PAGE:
Logic decoders and logic demultiplexers are integrated circuits (ICs) that move data between inputs and outputs. Logic decoders convert coded information into a familiar or uncoded form so that, for example, binary coded decimal (BCD) numbers can be converted into digits that display on a seven-segment calculator. Logic demultiplexers switch digital data from one input line to several output lines in a specific time sequence. They are often used in telecommunications applications. Logic decoders and logic demultiplexers are available with 1 to 4 input lines and 2, 4, 6, 8, 10, 14, or 16 output lines. Both types of devices have inverted outputs so that the selected output is set to 0, while all of the other outputs remain at 1. Logic decoders can be used individually, or connected together for use as demultiplexers.
Logic decoders and logic demultiplexers vary in terms of supply voltage, operating current, propagation delay, and power dissipation. Supply voltages range from - 5 V to 5 V and include intermediate voltages such as -4.5 V, -3.3 V, -3 V, 1.2 V, 1.5 V, 1.8 V, 2.5 V, 3 V, 3.3 V, and 3.6 V. The operating current is the minimum current needed for active operation. The propagation delay is the time interval between the application of an input signal and the occurrence of the corresponding output. Power dissipation, the total power consumption of the device, is generally expressed in watts or milliwatts. Some logic decoders and logic demultiplexers are radiation hardened or tolerant. Others include circuitry for protection against electrostatic discharge (ESD).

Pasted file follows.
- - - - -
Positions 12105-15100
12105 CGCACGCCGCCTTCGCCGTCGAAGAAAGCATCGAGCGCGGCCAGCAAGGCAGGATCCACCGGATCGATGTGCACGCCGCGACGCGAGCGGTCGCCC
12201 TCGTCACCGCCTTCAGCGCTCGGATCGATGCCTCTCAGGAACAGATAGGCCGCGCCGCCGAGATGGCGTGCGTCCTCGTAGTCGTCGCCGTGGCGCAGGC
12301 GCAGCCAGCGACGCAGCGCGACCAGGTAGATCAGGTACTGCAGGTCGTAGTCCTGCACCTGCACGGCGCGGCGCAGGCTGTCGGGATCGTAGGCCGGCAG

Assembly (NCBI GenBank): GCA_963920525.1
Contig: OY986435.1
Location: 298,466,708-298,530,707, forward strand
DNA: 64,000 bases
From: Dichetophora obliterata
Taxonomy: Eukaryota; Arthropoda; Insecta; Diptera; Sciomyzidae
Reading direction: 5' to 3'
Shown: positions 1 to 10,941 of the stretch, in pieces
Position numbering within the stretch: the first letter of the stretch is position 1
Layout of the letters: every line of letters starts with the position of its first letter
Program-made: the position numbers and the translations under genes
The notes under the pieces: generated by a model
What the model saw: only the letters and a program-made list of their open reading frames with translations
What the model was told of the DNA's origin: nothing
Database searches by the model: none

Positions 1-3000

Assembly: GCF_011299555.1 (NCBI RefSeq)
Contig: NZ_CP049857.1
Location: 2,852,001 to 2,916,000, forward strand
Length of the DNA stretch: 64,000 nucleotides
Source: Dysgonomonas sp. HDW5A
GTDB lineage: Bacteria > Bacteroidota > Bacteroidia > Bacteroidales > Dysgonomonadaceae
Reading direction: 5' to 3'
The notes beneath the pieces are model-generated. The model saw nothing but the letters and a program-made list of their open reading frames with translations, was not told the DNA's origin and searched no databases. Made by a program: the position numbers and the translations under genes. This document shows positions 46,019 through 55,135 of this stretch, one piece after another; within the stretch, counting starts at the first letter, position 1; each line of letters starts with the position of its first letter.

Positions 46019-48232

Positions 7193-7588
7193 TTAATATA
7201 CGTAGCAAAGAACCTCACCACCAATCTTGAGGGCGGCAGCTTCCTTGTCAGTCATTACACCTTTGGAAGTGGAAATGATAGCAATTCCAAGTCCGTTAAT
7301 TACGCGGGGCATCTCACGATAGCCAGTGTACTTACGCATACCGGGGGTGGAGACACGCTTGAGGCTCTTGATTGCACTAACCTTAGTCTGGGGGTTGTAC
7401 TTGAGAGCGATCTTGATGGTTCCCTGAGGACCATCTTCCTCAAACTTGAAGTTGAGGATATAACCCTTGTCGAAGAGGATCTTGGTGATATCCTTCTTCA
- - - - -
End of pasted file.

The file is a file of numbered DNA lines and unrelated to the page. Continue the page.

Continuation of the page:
Selecting logic decoders and logic demultiplexers requires an analysis of logic families. Transistor-transistor logic (TTL) and related technologies such as Fairchild advanced Schottky TTL (FAST) use transistors as digital switches. By contrast, emitter coupled logic (ECL) uses transistors to steer current through gates that compute logical functions. Another logic family, complementary metal-oxide semiconductor (CMOS), uses a combination of p-type and n-type metal-oxide-semiconductor field effect transistors (MOSFETs) to implement logic gates and other digital circuits. Logic families for logic decoders and logic demultiplexers include cross-bar switch technology (CBT), Gallium arsenide (GaAs), integrated injection logic (I2L) and silicon on sapphire (SOS). Gunning with transceiver logic (GTL) and gunning with transceiver logic plus (GTLP) are also available.
Logic decoders and logic demultiplexers are available in a variety of IC package types and with different numbers of pins and flip-flops. Basic IC package types include ball grid array (BGA), quad flat package (QFP), single in-line package (SIP), and dual in-line package (DIP). Many packaging variants are available. For example, BGA variants include plastic-ball grid array (PBGA) and tape-ball grid array (TBGA). QFP variants include low-profile quad flat package (LQFP) and thin quad flat package (TQFP). DIPs are available in either ceramic (CDIP) or plastic (PDIP). Other IC package types include small outline package (SOP), thin small outline package (TSOP), and shrink small outline package (SSOP).